We began the final portion of the descent from the mountain, traversing an unusually rocky and challenging route suited ideally for a 4×4.  We took turns driving, placing the Jeep in neutral and allowing it to coast in descents, while allowing the low-range four-wheel-drive to carry the vehicle up slopes.  It would all but drive itself, an experience we were keen to preserve through a fastidious use of the clutch, recently replaced the year prior with the swap of the factory engine for a new one.

            The AMC straight-6 engine is a beast, which is why it came as some surprise when it experienced a critical failure the year prior during an attempted expedition to Second Mountain.  It happened while driving south along Interstate 81 outside Marshall in Fauquier County, when from beneath the hood there was a sudden explosion, followed by a sheet of white smoke or steam—it was impossible to tell—which rose from around the hood and beneath the car.  A mechanic in town would later determine that the camshaft had overheated and exploded, blowing a hole the size of my fist in the side of the engine block through which a piston could be seen emerging and disappearing like a meercat in its burrow.

            The replacement of the engine set me back, particularly coming on the heels of elective upgrades I had made to the suspension, tires, and front bumper.  More than one person recommended against swapping the engine, and those who agreed with that general notion advised against a refurbished engine; they thought I should be rid of the car, and if not then at least acquire a used engine.  The constant refrain, to include from my auto insurance provider, was that I would not recoup the cost of repairs if I sold the vehicle—which in itself implied I would ever desire to sell the Jeep, or that I had not already committed to the creation of a new vehicle.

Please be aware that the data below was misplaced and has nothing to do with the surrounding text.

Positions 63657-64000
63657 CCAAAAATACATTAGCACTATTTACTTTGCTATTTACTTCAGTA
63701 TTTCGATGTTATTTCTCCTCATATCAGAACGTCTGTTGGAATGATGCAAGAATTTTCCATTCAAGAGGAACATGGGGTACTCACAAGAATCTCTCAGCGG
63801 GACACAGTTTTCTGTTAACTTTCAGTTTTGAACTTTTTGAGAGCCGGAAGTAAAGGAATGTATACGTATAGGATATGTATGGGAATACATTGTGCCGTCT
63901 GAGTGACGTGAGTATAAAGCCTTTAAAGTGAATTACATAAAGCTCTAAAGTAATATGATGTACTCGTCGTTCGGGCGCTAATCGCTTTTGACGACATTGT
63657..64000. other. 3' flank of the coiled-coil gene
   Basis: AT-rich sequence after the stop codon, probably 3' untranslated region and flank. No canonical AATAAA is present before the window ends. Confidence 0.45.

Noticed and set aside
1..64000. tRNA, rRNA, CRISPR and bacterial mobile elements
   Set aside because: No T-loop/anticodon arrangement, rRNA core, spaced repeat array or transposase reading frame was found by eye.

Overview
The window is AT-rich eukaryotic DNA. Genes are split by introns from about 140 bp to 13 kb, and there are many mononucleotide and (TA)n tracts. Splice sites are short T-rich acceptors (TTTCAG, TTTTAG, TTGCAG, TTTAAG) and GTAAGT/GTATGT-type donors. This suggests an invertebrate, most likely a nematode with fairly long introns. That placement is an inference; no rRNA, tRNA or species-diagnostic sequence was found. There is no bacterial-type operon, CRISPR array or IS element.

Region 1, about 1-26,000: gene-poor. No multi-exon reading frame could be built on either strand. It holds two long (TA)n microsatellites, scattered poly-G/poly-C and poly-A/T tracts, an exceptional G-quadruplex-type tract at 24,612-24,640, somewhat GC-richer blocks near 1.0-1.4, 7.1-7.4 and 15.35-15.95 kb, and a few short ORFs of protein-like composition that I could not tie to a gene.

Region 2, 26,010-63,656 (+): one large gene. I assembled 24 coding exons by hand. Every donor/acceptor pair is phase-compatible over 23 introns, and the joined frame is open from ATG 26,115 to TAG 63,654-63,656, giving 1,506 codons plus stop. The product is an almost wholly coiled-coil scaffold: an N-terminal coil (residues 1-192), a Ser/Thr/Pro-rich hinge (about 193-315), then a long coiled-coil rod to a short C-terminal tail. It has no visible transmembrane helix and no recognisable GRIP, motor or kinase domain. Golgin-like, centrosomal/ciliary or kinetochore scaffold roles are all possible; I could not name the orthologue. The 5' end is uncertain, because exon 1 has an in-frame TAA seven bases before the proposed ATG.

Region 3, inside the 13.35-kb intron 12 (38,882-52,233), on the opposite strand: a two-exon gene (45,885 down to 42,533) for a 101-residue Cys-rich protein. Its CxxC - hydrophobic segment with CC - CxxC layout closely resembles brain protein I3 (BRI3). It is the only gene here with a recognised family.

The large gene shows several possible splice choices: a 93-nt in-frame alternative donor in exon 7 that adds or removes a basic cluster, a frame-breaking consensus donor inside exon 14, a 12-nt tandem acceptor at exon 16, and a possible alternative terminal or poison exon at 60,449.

In the same breadth, I also joke about the toxic nature of the relationship between me and the vehicle.  More than a year on, as I edit this, I can tell you that I did indeed sell the Jeep and indeed did not recoup the cost.

            That’ll show ’em.

            But in that moment, the vehicle proved its worth, carrying us through deep mud and water, over rocks and down the mountain.  In the departure we noted a number of promising sites, campsites with sunlight and plenty of space, but even at half of Meadow Knob’s elevation, the winds which assailed the Jeep spoke of the impracticality or impossibility of setting camp.  So we proceeded down the mountainside, leaving the rocky portions of the trail for the dirt and gravel of the outer portions of the Forest, mere miles from the pavement of Rockingham County.

            It was here that we were greeted by the same news which had met us at Bald Mountain earlier in the afternoon, of a closure and the foiling of yet another plan.  By now we had passed on a number of sites at higher elevation and failed to find any within the valley.  Had we at that point settled to return to Sinclair Hollow, the only sure location, we would arrive some two hours after sunset—a prospect we both wished to avoid.  And so it was, with no clear idea of where we else we might camp, that we settled upon the only plan available to us: to find a suitable campsite before reaching civilization or head home.

            It was the same plan we had reverted to during our first expedition.  That particular excursion had been planned as a day of off-roading punctuated by a single night’s stay, followed by the trip home.  It being the first time I had taken the Jeep on such challenging terrain; I was then more concerned with traversing the obstacles before us than in locating a place to stay.  By the time we turned our combined attention to locating a spot rather than driving, we had passed the proverbial point of no return and returned the same day we arrived.

Sep. 2019